tronc to San Diego: you're fired

Tweets bring bad layoff news for troubled daily newspaper

Malcolm CasSelle and Anne Vasquez talk artificial intelligence and monetization in the tronc video.
  • Malcolm CasSelle and Anne Vasquez talk artificial intelligence and monetization in the tronc video.
  • from tronc YouTube video

How much of San Diego can be run by robots controlled by unscrupulous industrial kingpins?

That's one of the questions being posed in local media circles by word that the city's only daily newspaper, the Union-Tribune, has just laid off "a bunch of online editors...including yours truly," according to an evening August 15 tweet by Sandy Coronilla.

She posted a multiple-choice poll, asking readers about the likely reason for the layoffs, including "Robots/AI are taking over," "Not needed in 2016, duh," "Part of LA. consolidation," and "#investifarted."

On Tuesday, August 16, another tweet said, "Hearing more layoffs have happened today at U-T. Feel awful."

Irwin Jacobs

Irwin Jacobs

The reports come just weeks after the paper, owned by the controversial Chicago-based newspaper chain tronc, endorsed the mammoth road plan and parking garage project for Balboa Park being promoted by La Jolla billionaire Irwin Jacobs, a self-styled take-no-prisoners efficiency buff who wants to cut as many park jobs as he can.

"Have you looked at further automation in the garage to decrease parking garage staff?" Jacobs queried the office of Republican then-mayor Jerry Sanders in a February 5, 2011, email.

"Should be almost human-free except for emergencies."

The super-rich Jacobs and the multi-national corporation he co-founded, Qualcomm, Inc., are long-time proponents of outsourcing jobs abroad and expanding the so-called H-1B visa program to allow more low-cost engineering staff into the country.

Michael Ferro

Michael Ferro

High tech and big money are also the watchwords at tronc, run by Midwest wheeler-dealer Michael Ferro.

The day before Coronilla tweeted her tronc-based bad news, the New York Times ran a profile of Ferro, portraying the tronc chief as an unscrupulous operator prepared to use the newspapers under his control to settle scores with his critics, including Los Angeles–based Oaktree Capital, a major tronc stock owner who favors selling the company to newspaper giant Gannett.

"During a meeting in July at his estate in Lake Geneva, Wis., he suggested to top editors and executives that their journalists investigate Oaktree and Bruce Karsh, co-chairman and co-founder of the firm, according to two people with direct knowledge of the meeting," the Times reported of Ferro.

"No damaging article about Oaktree was published, but the episode provides a glimpse into the combative business style of a relatively unknown technology entrepreneur who has become one of the country’s most significant and unpredictable media moguls."

The San Diego branch of the tronc family has so far appeared to be something of an asterisk to the company's corporate mindset.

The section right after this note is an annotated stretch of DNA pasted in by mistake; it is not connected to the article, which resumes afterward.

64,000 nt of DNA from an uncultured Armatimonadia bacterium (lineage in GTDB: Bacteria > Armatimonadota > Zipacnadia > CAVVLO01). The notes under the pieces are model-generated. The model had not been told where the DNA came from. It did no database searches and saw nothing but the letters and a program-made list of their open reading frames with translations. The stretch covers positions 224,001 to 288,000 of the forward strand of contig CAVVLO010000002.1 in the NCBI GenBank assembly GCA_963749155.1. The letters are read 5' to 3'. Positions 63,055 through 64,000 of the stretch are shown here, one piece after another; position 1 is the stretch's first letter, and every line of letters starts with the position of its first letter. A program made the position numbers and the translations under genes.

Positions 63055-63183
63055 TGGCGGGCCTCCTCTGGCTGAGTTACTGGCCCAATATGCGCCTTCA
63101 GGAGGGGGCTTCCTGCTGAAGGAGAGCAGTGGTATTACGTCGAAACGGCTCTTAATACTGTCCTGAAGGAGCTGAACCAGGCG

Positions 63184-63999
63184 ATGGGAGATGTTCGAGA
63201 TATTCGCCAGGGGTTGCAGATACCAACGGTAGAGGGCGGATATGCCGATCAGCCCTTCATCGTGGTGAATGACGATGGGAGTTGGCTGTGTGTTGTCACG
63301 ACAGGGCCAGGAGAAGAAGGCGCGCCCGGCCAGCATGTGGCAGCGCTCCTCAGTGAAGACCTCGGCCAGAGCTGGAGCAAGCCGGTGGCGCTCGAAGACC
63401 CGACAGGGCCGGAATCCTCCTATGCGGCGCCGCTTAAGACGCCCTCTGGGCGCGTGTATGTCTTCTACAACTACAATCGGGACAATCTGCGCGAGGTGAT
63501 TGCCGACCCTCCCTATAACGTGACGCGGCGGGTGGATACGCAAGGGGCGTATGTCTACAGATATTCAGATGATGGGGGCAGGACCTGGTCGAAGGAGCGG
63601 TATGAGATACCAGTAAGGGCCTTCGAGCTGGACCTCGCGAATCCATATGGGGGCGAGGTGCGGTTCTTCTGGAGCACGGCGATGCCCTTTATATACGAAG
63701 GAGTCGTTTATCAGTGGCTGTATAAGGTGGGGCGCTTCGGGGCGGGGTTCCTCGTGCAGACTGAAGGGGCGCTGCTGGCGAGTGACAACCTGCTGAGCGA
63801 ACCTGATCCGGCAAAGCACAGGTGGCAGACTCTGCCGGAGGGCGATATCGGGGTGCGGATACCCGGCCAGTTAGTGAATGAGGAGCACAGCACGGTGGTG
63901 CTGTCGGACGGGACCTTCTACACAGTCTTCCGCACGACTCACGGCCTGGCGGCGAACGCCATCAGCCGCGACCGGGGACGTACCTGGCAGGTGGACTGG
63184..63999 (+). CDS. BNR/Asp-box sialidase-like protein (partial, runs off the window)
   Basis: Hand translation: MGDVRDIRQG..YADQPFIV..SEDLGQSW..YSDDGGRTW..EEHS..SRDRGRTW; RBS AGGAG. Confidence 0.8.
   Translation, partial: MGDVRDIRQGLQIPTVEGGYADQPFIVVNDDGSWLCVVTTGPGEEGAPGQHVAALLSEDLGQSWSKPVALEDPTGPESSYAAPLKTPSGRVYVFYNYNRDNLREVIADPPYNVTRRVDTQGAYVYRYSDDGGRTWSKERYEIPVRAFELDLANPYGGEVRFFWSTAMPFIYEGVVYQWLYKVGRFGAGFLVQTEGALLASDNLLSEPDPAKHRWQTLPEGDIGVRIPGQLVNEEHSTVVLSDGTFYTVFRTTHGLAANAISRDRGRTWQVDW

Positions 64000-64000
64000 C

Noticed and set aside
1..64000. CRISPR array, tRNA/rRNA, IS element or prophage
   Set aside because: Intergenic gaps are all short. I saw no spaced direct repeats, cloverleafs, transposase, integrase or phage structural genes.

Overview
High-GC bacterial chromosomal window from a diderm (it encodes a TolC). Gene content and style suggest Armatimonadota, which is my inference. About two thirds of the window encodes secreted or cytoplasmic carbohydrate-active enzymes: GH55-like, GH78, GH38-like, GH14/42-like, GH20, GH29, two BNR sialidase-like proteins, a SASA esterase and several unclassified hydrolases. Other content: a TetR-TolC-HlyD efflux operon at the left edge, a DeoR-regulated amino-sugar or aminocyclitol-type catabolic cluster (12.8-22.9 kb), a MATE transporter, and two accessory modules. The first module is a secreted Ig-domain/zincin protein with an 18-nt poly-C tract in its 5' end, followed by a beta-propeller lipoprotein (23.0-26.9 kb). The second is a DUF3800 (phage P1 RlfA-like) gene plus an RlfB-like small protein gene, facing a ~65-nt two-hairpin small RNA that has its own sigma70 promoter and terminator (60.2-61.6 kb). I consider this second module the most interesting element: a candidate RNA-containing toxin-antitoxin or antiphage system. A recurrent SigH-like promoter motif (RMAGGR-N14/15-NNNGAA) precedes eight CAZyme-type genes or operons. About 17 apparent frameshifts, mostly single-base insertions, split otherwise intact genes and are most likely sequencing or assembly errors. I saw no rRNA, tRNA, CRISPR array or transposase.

Jeff Light

Jeff Light

A widely mocked tronc video, announcing the firm's transition to an online system that would act as a "funnel" to gather and monetize stories from across the chain, omitted the Union-Tribune from the list of tronc newspapers, increasing speculation that the U-T — whose printing is already done in Los Angeles by the tronc-owned L.A. Times — could be on the verge of being folded into the giant to the north, leaving a skeleton staff in San Diego

Jeff Light, the paper's publisher and editor — brought in from Orange County back in 2010 by a previous super-rich owner from Beverly Hills, who soon dumped the paper, recently assured the U-T's dwindling audience that tronc is good news.

Tom Gores

Tom Gores

"In many ways, tronc is a new beginning," said Light in an interview with the paper. "It represents an effort to do what every legacy media company is trying to do — unlock the power of original content in a world that has tilted toward aggregators and click bait."

Colonel Ira Copley purchased 24 newspapers, mostly small-town dailies in Illinois and California, including the San Diego Union and Evening Tribune from the estate of John Spreckels.

Colonel Ira Copley purchased 24 newspapers, mostly small-town dailies in Illinois and California, including the San Diego Union and Evening Tribune from the estate of John Spreckels.

Of Ferro's stewardship and the paper's ultimate fate, he offered insouciantly, "I’m not sure readers should worry too much about the battle to get our shares, or about all the posturing that came with it," Light said. "We are publicly traded, and the market will sort it out in the end."

Beginning with its acquisition by Ira Copley, another Illinois tech baron, in 1928, what has come to be known as the Union-Tribune has a long, if not proud, history of playing politics and manipulating stories to benefit friends and damn enemies.

"The all-out assistance you are giving us — ranging from the loan of [San Diego Union editor] Herb Klein and [Union reporter] Peter Kaye to the help on the San Diego programs — is most gratifying," Nixon wrote then-owner Jim Copley during Nixon's 1960 presidential battle with John F. Kennedy.

"I only wish we had more like you!”

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Comments

If they keep laying off employees, they won't need the four floors they leased downtown, and their new building signage (http://www.sandiegoreader.com/news/20...) might prove to be a waste of money.